The past two nights I’ve retired to bed with my heart singing with joy. We enjoyed days at the lake with our friends who used to live down the street from us. We played on the boat and went to the beach and enjoyed delicious meals and swam and played cards and drank beer and laughed and told stories. Our biggest worry was if the toddler was too close to the water or if one of the girls had taken the other’s preferred life jacket. Life was easy and good.

Perhaps it’s age, or perhaps it’s my yoga practice, but I remained fully present to this joy the entire time we were together. I noticed in my mind I would say, “this is an amazing weekend” and “I think this will go down on my list of top favorite lake trips.” I was aware of the joy expanding my heart.

Photo Jul 26, 11 06 52 AM And then the dreaded time comes, as it does any time we go to the lake, that we all must go home. I could barely stand the goodbyes. I watched them hug my children and we made promises to see one another soon (and confirmed the date). But as they pulled away it felt like someone had taken my heart and stomped on it, leaving it completely deflated. The sadness I feel is even much greater than when we pulled away in the moving truck.

This probably has a lot to do with our friends being completely fantastic, for sure. And it also is likely related to missing the comforts of our old life amid the transition into a new community. And, it’s Sunday and I get weepy on Sunday.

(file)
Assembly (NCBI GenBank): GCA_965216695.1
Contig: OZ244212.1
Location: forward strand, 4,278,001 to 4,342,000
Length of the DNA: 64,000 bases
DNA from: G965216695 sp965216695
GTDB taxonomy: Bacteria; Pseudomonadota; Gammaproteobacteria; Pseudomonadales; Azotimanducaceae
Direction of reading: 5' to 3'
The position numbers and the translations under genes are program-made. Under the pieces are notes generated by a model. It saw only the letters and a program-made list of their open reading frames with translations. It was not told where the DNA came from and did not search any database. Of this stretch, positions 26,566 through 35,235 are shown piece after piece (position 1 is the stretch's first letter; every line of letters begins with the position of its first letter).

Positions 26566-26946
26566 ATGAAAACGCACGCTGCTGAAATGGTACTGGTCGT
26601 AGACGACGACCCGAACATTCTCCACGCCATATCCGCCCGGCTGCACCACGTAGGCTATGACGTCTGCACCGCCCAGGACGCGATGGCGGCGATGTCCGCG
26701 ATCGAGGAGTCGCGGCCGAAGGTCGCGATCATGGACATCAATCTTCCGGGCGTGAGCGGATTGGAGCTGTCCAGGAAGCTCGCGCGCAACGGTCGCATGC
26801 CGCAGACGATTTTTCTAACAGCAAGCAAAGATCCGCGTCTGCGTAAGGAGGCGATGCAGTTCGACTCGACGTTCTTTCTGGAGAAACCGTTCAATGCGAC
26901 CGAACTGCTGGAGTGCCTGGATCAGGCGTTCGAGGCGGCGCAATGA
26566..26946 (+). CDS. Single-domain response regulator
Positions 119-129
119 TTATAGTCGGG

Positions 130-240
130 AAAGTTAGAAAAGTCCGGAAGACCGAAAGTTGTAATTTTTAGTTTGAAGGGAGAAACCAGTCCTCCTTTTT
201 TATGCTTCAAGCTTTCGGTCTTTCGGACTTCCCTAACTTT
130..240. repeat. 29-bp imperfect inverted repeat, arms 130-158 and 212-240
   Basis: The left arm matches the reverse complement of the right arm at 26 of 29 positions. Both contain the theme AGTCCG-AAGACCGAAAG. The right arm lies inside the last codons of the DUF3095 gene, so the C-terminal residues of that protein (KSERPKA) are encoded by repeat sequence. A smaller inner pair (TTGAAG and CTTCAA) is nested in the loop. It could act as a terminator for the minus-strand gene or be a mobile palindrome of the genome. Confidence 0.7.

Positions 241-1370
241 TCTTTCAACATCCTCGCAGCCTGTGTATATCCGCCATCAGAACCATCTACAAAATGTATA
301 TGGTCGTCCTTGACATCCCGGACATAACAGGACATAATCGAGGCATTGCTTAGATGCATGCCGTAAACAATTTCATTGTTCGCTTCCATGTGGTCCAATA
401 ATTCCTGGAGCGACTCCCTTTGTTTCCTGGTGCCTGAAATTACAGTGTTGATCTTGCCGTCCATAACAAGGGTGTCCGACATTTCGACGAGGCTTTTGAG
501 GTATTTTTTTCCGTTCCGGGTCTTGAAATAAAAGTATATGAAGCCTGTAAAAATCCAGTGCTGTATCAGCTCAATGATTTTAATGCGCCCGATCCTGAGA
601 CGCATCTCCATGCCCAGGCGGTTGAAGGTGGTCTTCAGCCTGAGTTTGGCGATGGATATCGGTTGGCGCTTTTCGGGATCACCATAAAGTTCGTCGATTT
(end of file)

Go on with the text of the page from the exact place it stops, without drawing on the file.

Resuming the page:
I’m inclined to believe, however, that it has much more to do with the elasticity of the human heart. Only when it expands does it know how it feels to be empty. And, as it does when pumping blood throughout the body, as it does this more often and with more power, it actually grows stronger. Perhaps we get better at loving people by loving people. The more we do it, the better we get.

The downside to an ever-expanding heart is the process of deflation – the missing people, the sadness, the ache. By not filling your heart, you never realize the weight of its emptiness. Like a real balloon, our hearts become lighter as they expand.

In many ways it would be easier to deal with the rest of this day – the tired toddlers, the cleaning, the return home – if that dull ache of loving people could subside. I can be so much more operational when I’m not feeling all of the feels. But today I have a bit of gratitude for my current deflated state. I’m taking it as a sign that I’m loving well. I’m going to choose not to numb the sad because I want to be able to experience the sense of joy that precedes it.

May we love well. May we feel the sad as and indicator of the joy that led the way.